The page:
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BUSD Eyes West Campus For New Headquarters

By Suzanne La Barre
Tuesday May 23, 2006

With a lease set to expire on a seismically unsound building, Berkeley Unified School District (BUSD) officials are pushing to relocate district headquarters. 

West Campus, a district-owned parcel on University Avenue between Curtis and Bonar streets, is the designated new command center. 

On Thursday, BUSD will present architectural renderings for the northeast corner of the property, which will house district administration, classrooms, professional development facilities and other offices. The site would also include surface parking. 

“I’m very excited about it,” said Board of Education President Terry Doran. “I think it will address many of the needs of the district, especially relocating administrative offices.” 

At present, BUSD administrators occupy Old City Hall at 2134 Martin Luther King Jr. Way, a city-run building branded unsafe because it is not retrofitted for earthquakes. 

The district’s lease on Old City Hall runs out in 2009. Consequently, officials are moving quickly to develop West Campus, a site that served as the Adult School for 20 years. It was abandoned in 2004. 

Preliminary drawings, prepared by Baker Vilar Architects, show demolition of six structures north of Addison Street and east of the playing field at University and Curtis. An existing classroom building on Bonar at Addison and an auditorium at University and Bonar will both remain. A new 8,000 to 10,000-square-foot classroom and administration building would extend from the latter. 

District administration offices would predominantly take up the first and second floors of the Bonar Street building, which would also hold a print center, a purchasing warehouse and conference rooms. Classes would be held on the third floor for about 145 independent study students—who currently occupy space at the Alternative High School campus—and other yet-to-be-identified students. 

“The superintendent has a dream of that being a real educational facility not just offices,” said district spokesperson Mark Coplan. “We anticipate a lot of different programs, but we haven’t identified what they will be at this point.” 

The building on University would accommodate a Board of Education room, a media lab and library, staff development facilities, conference rooms and other offices. About 100 parking spaces would be accessible via entryways on University and Addison.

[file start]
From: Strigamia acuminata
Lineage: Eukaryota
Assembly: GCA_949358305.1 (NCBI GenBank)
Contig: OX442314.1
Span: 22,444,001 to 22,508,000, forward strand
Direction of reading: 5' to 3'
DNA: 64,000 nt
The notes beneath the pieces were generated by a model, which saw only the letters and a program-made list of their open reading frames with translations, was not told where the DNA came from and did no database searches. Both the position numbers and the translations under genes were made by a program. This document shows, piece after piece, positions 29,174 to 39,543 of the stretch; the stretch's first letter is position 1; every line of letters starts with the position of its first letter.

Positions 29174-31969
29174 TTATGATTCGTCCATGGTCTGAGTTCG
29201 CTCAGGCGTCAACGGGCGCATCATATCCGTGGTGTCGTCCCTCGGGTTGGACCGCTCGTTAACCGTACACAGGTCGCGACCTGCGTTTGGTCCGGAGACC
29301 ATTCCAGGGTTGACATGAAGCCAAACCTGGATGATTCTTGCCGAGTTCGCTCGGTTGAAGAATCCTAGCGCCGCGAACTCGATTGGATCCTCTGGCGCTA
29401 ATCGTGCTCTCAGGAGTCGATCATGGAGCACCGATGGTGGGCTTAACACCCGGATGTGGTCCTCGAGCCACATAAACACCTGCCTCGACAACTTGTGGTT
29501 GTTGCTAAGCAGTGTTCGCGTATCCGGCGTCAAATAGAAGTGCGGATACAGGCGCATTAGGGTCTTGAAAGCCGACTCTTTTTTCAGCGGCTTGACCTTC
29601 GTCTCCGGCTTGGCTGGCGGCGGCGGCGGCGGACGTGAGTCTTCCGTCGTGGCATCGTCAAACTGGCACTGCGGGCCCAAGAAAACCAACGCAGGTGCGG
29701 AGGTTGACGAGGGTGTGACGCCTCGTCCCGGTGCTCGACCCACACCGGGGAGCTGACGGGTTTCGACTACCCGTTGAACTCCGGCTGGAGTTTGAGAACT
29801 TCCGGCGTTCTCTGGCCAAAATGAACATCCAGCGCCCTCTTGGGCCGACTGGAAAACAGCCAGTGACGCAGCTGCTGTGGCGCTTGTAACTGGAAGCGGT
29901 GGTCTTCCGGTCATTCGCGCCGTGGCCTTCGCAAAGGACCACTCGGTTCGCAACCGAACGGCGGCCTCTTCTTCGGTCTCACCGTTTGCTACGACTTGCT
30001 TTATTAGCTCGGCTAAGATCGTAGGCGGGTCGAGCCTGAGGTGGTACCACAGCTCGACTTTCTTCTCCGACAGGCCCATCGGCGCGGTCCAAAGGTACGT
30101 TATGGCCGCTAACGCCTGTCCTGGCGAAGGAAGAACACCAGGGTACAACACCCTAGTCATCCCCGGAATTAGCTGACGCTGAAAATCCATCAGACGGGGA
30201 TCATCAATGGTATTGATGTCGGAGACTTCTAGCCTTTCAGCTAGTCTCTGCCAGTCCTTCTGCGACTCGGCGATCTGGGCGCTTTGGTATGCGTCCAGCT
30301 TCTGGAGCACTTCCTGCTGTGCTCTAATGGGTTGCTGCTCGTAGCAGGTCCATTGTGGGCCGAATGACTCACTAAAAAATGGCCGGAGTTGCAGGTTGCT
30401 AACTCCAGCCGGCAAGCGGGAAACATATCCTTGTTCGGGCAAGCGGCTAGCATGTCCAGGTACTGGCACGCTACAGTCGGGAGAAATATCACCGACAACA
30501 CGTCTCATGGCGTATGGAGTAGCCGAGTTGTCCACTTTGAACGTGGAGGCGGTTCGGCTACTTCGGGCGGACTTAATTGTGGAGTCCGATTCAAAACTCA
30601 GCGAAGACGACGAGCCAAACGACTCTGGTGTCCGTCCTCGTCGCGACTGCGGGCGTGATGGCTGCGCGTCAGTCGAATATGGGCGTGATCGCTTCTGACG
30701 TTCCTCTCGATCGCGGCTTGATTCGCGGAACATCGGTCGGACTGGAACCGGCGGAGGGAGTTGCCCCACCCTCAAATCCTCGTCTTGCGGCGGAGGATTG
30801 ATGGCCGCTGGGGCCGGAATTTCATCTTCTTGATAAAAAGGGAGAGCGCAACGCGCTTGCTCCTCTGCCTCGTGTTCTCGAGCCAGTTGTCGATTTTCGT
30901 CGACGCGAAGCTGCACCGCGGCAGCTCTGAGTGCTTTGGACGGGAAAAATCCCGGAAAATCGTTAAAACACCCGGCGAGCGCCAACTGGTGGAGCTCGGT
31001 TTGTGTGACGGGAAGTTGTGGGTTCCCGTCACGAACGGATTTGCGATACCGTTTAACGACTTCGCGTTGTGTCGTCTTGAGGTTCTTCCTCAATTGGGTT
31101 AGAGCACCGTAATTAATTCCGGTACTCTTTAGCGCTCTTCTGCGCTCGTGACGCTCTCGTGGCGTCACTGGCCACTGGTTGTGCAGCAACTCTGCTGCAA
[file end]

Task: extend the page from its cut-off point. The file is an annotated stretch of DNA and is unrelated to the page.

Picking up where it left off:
District officials expect administrators to move in by spring 2009. The estimated cost of the project is $9.93 million in Measure A and Measure AA funding. About $600,000 was already spent on minor projects, roofing and project planning.  

Community members are invited to weigh in on the proposed development on-site (at the auditorium) Thursday, at 7 p.m. However, the public process that characterizes most projects in Berkeley is not on the books for this phase of West Campus development. That’s because BUSD is held to the standards of the Division of State Architects, not the city of Berkeley, district officials say. So long as instruction takes place on the premises, the district claims it is exempt from city zoning laws (though the city would be responsible for approving curb cuts for the parking lot.) 

“The fact that we will have students in the building gives us no option,” said Coplan. “We have to design it to meet student needs [per state standards] and the fact is it’s a higher standard.” 

Some residents are balking at that allowance, insisting that because only a portion of the buildings is designated for classrooms, the district is still accountable to the city. 

“A lot of us feel it’s inappropriate,” said John McBride, who lives close to West Campus. The project “just doesn’t rise to the level of exemption from city review,” he said. 

The city has not forged an official legal opinion, because the district has not provided enough information on the project, said Assistant City Attorney Zach Cowan. 

“It’s not entirely clear to me what they’re doing,” he said. 

Coplan said the district has been in touch with the city on numerous occasions, but not the city attorney’s office per se. Deputy City Manager Lisa Caronna called the Daily Planet later on Monday to clarify that the city is “waiting for details from the district and they are in the process of getting that information to us.” 

Other concerns raised at a meeting May 5 held by the West Campus Site Committee, a group of district and community representatives, included environmental impacts, traffic, the student body makeup and the timeline for project completion. 

The entire West Campus site covers 5.77 acres, but the district has only drafted a concrete concept for the northeast portion. Use for the remainder of the property, currently home to a child development center, a playing field and other structures, is still unknown, though a pool center and a gymnasium constructed in 1930 will remain.